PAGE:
The estimation for the Gaussian copula model relies on the projective power cross entropy between the underlying distribution and the Gaussian copula model . The projective power cross entropy, which is a function of , has only one local minimum or some local minima depending on the underlying distribution. We show that if and are “distinct” enough and is near 0.5, then the projective power cross entropy between the underlying mixture distribution (1) and the Gaussian copula has two local minimizers near and , respectively, so we propose to use these local minimizers to detect and .
This paper is organized as follows. The estimator and the MLE for the Gaussian copula model and a fixed point algorithm to obtain the estimator and the MLE are given in Section 2. Section 3 states the relationship between the projective power entropy and the estimator. We introduce an appropriate measure for the Gaussian copula model since the projective power entropy is defined with respect to some carrier measure. Section 4 reveals the property of the estimator to detect heterogeneous structures. Section 5 elucidates the relationship between maximum entropy distributions and the estimation. The robustness of the estimator is discussed based on its influence function in Section 6. A simulation study is given in Section 7, and discussions are given in the last section. The proofs for all the theoretical results are provided in the appendix.
2. Estimation of the Gaussian Copula Model
In Section 2.1, the estimator for the Gaussian copula model is discussed, and in the followed subsection the MLE for the Gaussian copula model is given. The last subsection lays out a fixed point algorithm to obtain the estimator and the MLE.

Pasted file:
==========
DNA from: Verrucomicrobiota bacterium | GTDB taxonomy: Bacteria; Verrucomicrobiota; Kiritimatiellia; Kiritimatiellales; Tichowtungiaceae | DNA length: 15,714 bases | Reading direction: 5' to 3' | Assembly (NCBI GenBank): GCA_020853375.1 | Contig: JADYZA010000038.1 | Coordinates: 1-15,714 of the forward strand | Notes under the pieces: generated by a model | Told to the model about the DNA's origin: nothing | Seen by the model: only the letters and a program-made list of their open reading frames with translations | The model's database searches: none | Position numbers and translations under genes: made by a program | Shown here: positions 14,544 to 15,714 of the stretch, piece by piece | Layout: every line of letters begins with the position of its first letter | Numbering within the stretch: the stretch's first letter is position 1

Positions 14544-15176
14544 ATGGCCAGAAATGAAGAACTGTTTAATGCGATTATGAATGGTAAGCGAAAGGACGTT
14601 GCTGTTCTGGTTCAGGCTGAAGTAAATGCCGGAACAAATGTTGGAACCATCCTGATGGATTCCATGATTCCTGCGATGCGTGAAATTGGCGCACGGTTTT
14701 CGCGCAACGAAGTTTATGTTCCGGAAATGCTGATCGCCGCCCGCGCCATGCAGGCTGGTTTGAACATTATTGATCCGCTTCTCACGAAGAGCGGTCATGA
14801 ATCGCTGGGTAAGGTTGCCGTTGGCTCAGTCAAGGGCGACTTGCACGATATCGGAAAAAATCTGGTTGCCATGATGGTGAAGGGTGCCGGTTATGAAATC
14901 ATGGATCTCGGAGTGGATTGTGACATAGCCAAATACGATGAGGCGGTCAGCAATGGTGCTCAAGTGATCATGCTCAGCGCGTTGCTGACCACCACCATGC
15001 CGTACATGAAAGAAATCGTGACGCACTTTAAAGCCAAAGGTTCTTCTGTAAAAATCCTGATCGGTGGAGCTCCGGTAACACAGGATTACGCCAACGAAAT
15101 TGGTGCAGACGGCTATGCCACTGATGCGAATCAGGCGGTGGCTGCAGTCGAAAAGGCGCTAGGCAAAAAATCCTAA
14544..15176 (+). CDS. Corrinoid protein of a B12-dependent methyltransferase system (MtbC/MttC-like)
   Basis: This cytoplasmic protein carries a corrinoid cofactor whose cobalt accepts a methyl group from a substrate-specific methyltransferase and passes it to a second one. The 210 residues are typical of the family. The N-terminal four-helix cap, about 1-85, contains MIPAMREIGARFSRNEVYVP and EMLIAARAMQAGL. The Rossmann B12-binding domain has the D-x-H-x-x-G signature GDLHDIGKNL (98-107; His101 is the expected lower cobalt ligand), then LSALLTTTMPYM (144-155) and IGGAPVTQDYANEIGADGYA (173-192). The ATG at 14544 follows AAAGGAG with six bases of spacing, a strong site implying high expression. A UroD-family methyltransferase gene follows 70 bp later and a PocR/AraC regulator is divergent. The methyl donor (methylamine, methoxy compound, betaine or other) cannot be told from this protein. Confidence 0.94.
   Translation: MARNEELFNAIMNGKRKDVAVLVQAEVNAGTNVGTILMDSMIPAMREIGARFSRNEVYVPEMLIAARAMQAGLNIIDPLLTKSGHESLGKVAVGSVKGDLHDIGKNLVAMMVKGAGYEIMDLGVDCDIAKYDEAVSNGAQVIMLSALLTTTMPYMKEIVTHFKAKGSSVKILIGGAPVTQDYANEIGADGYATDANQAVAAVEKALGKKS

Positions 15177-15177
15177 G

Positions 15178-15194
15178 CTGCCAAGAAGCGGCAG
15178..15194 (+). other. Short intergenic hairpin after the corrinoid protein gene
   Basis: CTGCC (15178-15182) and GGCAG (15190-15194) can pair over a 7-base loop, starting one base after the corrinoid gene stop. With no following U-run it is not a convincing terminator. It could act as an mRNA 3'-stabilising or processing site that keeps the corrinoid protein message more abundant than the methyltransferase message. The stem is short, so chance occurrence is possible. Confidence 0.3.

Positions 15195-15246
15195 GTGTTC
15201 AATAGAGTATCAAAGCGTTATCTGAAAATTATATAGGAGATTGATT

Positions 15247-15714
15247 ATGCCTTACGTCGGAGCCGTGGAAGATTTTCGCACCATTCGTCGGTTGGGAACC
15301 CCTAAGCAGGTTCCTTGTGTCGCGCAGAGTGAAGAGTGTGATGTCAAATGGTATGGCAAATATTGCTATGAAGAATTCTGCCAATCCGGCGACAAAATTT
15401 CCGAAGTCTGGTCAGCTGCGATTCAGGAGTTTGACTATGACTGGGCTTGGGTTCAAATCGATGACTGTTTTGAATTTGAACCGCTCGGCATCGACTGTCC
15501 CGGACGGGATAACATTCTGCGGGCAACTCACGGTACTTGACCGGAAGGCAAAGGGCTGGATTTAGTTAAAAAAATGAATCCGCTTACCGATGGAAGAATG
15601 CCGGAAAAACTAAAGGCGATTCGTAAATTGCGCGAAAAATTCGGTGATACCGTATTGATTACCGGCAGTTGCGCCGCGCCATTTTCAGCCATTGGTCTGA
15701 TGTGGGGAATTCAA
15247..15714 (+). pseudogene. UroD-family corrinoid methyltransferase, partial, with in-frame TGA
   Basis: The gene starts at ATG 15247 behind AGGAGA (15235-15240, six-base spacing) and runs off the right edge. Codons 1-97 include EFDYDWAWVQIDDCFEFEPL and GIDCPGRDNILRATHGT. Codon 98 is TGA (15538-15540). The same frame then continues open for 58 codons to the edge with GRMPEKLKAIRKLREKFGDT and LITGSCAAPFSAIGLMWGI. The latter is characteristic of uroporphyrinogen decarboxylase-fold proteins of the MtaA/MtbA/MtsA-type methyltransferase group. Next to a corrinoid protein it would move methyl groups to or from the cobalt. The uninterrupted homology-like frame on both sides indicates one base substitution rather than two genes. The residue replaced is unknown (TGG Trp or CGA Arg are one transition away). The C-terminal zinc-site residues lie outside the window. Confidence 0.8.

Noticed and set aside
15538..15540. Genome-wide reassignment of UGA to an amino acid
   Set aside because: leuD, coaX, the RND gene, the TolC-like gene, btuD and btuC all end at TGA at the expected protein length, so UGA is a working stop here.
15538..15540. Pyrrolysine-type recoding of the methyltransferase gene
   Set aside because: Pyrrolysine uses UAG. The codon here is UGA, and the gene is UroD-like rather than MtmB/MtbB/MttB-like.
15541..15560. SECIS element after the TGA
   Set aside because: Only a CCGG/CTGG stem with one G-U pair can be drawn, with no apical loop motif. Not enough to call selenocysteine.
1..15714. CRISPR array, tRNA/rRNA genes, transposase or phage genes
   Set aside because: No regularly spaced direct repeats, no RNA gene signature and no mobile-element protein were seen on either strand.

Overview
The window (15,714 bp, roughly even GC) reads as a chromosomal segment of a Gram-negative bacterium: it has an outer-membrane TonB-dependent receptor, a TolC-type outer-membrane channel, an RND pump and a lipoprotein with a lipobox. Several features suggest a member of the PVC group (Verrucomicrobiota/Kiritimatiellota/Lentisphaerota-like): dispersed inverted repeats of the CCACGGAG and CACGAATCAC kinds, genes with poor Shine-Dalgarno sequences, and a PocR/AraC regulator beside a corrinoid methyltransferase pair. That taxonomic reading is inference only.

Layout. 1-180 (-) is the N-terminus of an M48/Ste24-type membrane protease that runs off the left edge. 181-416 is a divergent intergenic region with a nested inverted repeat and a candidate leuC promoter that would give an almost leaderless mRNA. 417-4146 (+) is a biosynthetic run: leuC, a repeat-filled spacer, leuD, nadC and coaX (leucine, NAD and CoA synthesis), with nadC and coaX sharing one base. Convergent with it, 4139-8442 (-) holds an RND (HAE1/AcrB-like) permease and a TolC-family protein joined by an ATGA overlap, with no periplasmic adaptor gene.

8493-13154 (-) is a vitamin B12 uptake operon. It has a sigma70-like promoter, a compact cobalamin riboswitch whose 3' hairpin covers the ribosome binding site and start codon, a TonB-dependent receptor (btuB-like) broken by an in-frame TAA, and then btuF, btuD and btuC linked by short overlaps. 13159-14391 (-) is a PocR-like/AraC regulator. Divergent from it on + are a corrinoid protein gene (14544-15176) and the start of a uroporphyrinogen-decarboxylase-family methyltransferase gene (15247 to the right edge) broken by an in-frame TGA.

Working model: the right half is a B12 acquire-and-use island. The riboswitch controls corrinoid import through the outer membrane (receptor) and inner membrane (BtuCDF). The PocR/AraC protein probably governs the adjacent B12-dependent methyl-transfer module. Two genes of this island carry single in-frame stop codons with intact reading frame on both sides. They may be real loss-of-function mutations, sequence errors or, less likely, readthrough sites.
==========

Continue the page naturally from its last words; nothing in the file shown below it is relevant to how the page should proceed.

2.1. The Estimator for the Gaussian Copula Model
The density function of the Gaussian copula is given by where , denotes the cumulative distribution function of the standard normal distribution, is a correlation matrix, and is the identity matrix of size . Let be the dimensional vector which consists of the columnwise stacked lower diagonal elements of . For example, if . The set is a parameter space of the Gaussian copula model.
Let be a random sample from a copula with the probability density function while is our statistical model. The loss function associated with the projective power entropy introduced in Section 3.1 is given by up to constant, where for . The estimator is proposed as the set of local minimizers of and interpreted as follows. If has a local minimum, the underlying distribution is estimated by using the minimizer . If has local minima , the underlying distribution is estimated by a mixture of Gaussian copulas. Each Gaussian copula’s parameter is estimated by the corresponding local minimizer.
2.2. The MLE for the Gaussian Copula Model
We consider the MLE for the Gaussian copula model on the same setting as in Section 2.1. The loglikelihood multiplied by is given by It is easy to see that and satisfy up to constant, so the MLE will be deemed to be the 0estimator in terms of the estimator. Generally the estimator can be regarded as an extension of the MLE. It is well known that the MLE does not work well under model misspecification. For example, in the case of (1) the MLE for the Gaussian copula model almost surely converges to , but we cannot detect neither nor . If and then is equal to the identity matrix, which has no meaning in this situation. We cannot use the MLE in the case of misspecification.
2.3. A Fixed Point Algorithm to Obtain the Estimator for the Gaussian Copula Model